Tag Archives: Chicken

Morocco – Chicken and Lemon Tagine

I love lemons.  I can’t explain how much I love them.  My favourite cake is lemon drizzle.  I love those sugar coated lemon slices you get at Christmas and don’t even get me started on Limoncello (or remind me of that night I spent trying all the free samples in Sorrento).  So when I decided to cook a Moroccan dish I was drawn straightaway to a tagine involving lemon.  I have never tried preserved lemons before (although claim to fame, Christine Hamilton once asked me for a jar of them when I worked in Sainsbury’s), but I thought they’re lemons what’s not to love.  Well how wrong I was.  The tagine smelt and tasted amazing but every now and then I would get a mouthful of metallic, soapy mush.  The little greeny, yellow morsels gave such a blast of flavour that every following mouthful was tainted by their intensity.  So, I don’t like preserved lemons, which is a bit annoying as now I have a giant (expensive) jar of them staring back at me every time I open my fridge.

Now you may think it strange that I have included a recipe that I didn’t like, but apart from the lemons the tagine was amazing, the chicken melted off the bone and the fennel yielded a sweet aniseed flavour that mixed perfectly with the seasoned couscous.  Also everyone else that tried it, liked it, lemons and all.  So if you are a fan of preserved lemons feel free to try the recipe as written, if not swap the lemons for a 100g green olives.  Whichever way you try it, enjoy!

Serves 4 – 6


  • 4 chicken legs
  • 4 chicken thighs (bone-in)
  • 1 bulb fennel – chopped into wedges
  • 2 onions – chopped
  • 2 cloves garlic – minced
  • 2 preserved lemons – deseeded and chopped
  • Pinch of saffron
  • 500ml chicken stock
  • Salt & pepper to season

For the Marinade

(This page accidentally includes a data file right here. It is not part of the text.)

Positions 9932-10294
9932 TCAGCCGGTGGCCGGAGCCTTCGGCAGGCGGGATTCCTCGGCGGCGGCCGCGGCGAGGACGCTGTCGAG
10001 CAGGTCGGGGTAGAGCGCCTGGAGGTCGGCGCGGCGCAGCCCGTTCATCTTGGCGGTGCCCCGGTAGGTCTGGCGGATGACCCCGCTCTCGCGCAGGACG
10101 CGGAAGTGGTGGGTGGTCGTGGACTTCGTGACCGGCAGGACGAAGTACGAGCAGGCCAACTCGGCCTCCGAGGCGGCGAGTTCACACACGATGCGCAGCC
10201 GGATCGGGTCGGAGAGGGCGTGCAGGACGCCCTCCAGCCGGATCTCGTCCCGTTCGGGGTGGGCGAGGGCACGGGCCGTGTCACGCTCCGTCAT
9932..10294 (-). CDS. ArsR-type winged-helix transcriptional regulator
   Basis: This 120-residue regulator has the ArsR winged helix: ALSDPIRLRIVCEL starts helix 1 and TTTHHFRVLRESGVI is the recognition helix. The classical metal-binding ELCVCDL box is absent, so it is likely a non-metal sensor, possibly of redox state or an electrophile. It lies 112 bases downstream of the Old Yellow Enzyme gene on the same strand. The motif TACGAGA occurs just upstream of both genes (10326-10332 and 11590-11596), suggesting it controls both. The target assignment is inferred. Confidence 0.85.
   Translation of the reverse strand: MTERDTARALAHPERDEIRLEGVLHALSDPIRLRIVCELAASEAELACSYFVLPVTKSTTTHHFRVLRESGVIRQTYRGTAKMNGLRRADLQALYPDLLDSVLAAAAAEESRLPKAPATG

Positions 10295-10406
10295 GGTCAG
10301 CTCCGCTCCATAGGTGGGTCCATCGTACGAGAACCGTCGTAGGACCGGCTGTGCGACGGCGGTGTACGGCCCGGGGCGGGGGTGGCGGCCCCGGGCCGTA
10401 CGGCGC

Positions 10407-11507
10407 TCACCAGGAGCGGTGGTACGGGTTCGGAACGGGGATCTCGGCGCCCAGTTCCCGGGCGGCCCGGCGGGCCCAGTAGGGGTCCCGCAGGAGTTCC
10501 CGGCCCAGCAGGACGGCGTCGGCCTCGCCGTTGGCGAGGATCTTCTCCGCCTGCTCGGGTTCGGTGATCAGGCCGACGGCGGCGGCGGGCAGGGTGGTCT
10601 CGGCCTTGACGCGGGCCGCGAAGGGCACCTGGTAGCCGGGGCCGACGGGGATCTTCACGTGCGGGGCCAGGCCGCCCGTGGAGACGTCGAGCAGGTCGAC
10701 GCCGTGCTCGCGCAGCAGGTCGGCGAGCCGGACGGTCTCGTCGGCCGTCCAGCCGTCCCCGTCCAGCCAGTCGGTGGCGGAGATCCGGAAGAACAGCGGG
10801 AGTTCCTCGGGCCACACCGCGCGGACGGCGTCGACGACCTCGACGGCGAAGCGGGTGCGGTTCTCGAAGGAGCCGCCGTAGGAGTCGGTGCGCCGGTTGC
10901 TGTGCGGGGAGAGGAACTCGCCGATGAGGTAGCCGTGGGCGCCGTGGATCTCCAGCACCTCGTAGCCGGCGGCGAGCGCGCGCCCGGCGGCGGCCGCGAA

• 1tsp ground cumin
  • 1tbsp coriander seeds
  • 1tsp ground ginger
  • 3tsp olive oil


Put the chicken in a bowl.  Mix the cumin, coriander seeds, ginger and oil together and use to coat the chicken pieces.  Cover and put in the fridge for at least 4 hours or overnight.

Heat some olive oil in a tagine or casserole dish.  Fry a couple of pieces of chicken at a time, skin side down, until golden.

Put all the chicken in the pot and add the fennel wedges, onion and garlic.  Cook for a couple of minutes on a medium heat then add the saffron, lemons and stock.  Stir everything together and cover the pot with the tagine lid (or if using a casserole dish cover with foil and then the lid).  Reduce heat to a simmer and cook for 1 ½ hours.  Half way through check the dish, if it looks dry add a splash of water.

When ready check for seasoning and add salt and pepper as needed.  Serve with hot couscous.


Japan – Tori Nabe

I have always enjoyed Japanese food, whether eating sushi in a restaurant or making my own restorative ramen dishes.  But I have always thought of the food as an Anglicised version of the original so I decided to find a traditional recipe.  The recipes I found for Nabe seemed to be quite flexible, adding different meats, vegetables and bases for the broth.  The recipe I settled on turned out to be quite bland, the kombu broth did not add enough flavour for my liking.  I tried it with some sliced chilli, as I would put in my own ramen dishes, but found that this overpowered the subtlety of the kombu.  After trying a variety of versions I settled on the one below.  The ginger adds some warmth and depth to the dish and complements the kombu rather than covering it up.  This is a great meal to serve for friends as there is very little preparation and served at the table it makes an interesting talking point.


Serves 4

  • 1 piece of dried kombu, or 1 litre chicken stock
  • 1cm cube ginger, grated
  • 6 boneless chicken thighs – cut into cubes
  • 1 block of firm tofu cut into 1cm cubes
  • 4 Savoy cabbage leaves, thinly sliced
  • Carrot – very finely sliced
  • a handful of spinach
  • 1 pack of mixed mushrooms, including shitake and enoki
  • 1 leek – thinly sliced
  • 1 pack of fresh udon noodles


Soy sauce

lemon or lime juice


Put the kombu in a pot and add 1 litre of water, leave to soak for 30 mins. Put on the hob and bring to the boil.  Simmer for 10 minutes, remove and finely slice, put to one side.  (Or if using stock bring to the boil.)  Add the ginger to the stock and continue to simmer.

Prepare all your ingredients. Add the chicken to the stock and cook for a couple of minutes, then add the tofu and vegetables (leeks, carrots, mushrooms, spinach, kombu) and noodles.  Skim off any scum that rises to the surface to keep the broth clear. Cook for 4-5 minutes until the noodles are soft.

Traditionally the nabe is served in the pot and the table and your guests help themselves, eating the meat, vegetables and noodles, then finishing off with the broth.  If you have a tabletop cooker you can provide extra vegetables and meat at the table and add these throughout, like a Japanese fondue!  Soy sauce and lemon or lime juice should be provided so your guests can season the nabe to their own taste.